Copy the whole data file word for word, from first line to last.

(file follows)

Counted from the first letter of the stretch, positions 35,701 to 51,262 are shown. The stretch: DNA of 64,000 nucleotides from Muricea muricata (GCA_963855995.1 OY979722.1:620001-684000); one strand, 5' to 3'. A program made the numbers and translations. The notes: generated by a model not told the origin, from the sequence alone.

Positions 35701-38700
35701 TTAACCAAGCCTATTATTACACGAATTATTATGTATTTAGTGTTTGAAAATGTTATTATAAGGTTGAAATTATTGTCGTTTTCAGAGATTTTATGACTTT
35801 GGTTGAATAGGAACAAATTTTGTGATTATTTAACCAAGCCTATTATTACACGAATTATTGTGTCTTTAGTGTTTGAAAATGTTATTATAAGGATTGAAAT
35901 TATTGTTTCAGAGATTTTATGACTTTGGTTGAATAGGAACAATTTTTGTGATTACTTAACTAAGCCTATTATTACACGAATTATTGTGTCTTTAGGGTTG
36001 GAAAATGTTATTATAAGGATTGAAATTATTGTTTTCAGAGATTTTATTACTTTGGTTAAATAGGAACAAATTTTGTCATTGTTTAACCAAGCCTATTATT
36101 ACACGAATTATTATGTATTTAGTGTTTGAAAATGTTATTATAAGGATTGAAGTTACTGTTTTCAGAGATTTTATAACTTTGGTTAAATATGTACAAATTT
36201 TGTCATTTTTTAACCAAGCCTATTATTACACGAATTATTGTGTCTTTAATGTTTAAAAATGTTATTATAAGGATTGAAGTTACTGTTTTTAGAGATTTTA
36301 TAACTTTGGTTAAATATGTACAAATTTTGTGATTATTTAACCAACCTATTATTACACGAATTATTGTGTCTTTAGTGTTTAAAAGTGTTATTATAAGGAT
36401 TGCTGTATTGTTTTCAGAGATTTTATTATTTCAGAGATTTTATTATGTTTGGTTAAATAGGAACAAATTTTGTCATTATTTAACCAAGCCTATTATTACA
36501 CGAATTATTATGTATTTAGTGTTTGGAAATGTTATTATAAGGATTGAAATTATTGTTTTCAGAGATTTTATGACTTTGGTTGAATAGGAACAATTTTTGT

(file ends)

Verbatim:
Counted from the first letter of the stretch, positions 35,701 to 51,262 are shown. The stretch: DNA of 64,000 nucleotides from Muricea muricata (GCA_963855995.1 OY979722.1:620001-684000); one strand, 5' to 3'. A program made the numbers and translations. The notes: generated by a model not told the origin, from the sequence alone.

Positions 35701-38700
35701 TTAACCAAGCCTATTATTACACGAATTATTATGTATTTAGTGTTTGAAAATGTTATTATAAGGTTGAAATTATTGTCGTTTTCAGAGATTTTATGACTTT
35801 GGTTGAATAGGAACAAATTTTGTGATTATTTAACCAAGCCTATTATTACACGAATTATTGTGTCTTTAGTGTTTGAAAATGTTATTATAAGGATTGAAAT
35901 TATTGTTTCAGAGATTTTATGACTTTGGTTGAATAGGAACAATTTTTGTGATTACTTAACTAAGCCTATTATTACACGAATTATTGTGTCTTTAGGGTTG
36001 GAAAATGTTATTATAAGGATTGAAATTATTGTTTTCAGAGATTTTATTACTTTGGTTAAATAGGAACAAATTTTGTCATTGTTTAACCAAGCCTATTATT
36101 ACACGAATTATTATGTATTTAGTGTTTGAAAATGTTATTATAAGGATTGAAGTTACTGTTTTCAGAGATTTTATAACTTTGGTTAAATATGTACAAATTT
36201 TGTCATTTTTTAACCAAGCCTATTATTACACGAATTATTGTGTCTTTAATGTTTAAAAATGTTATTATAAGGATTGAAGTTACTGTTTTTAGAGATTTTA
36301 TAACTTTGGTTAAATATGTACAAATTTTGTGATTATTTAACCAACCTATTATTACACGAATTATTGTGTCTTTAGTGTTTAAAAGTGTTATTATAAGGAT
36401 TGCTGTATTGTTTTCAGAGATTTTATTATTTCAGAGATTTTATTATGTTTGGTTAAATAGGAACAAATTTTGTCATTATTTAACCAAGCCTATTATTACA
36501 CGAATTATTATGTATTTAGTGTTTGGAAATGTTATTATAAGGATTGAAATTATTGTTTTCAGAGATTTTATGACTTTGGTTGAATAGGAACAATTTTTGT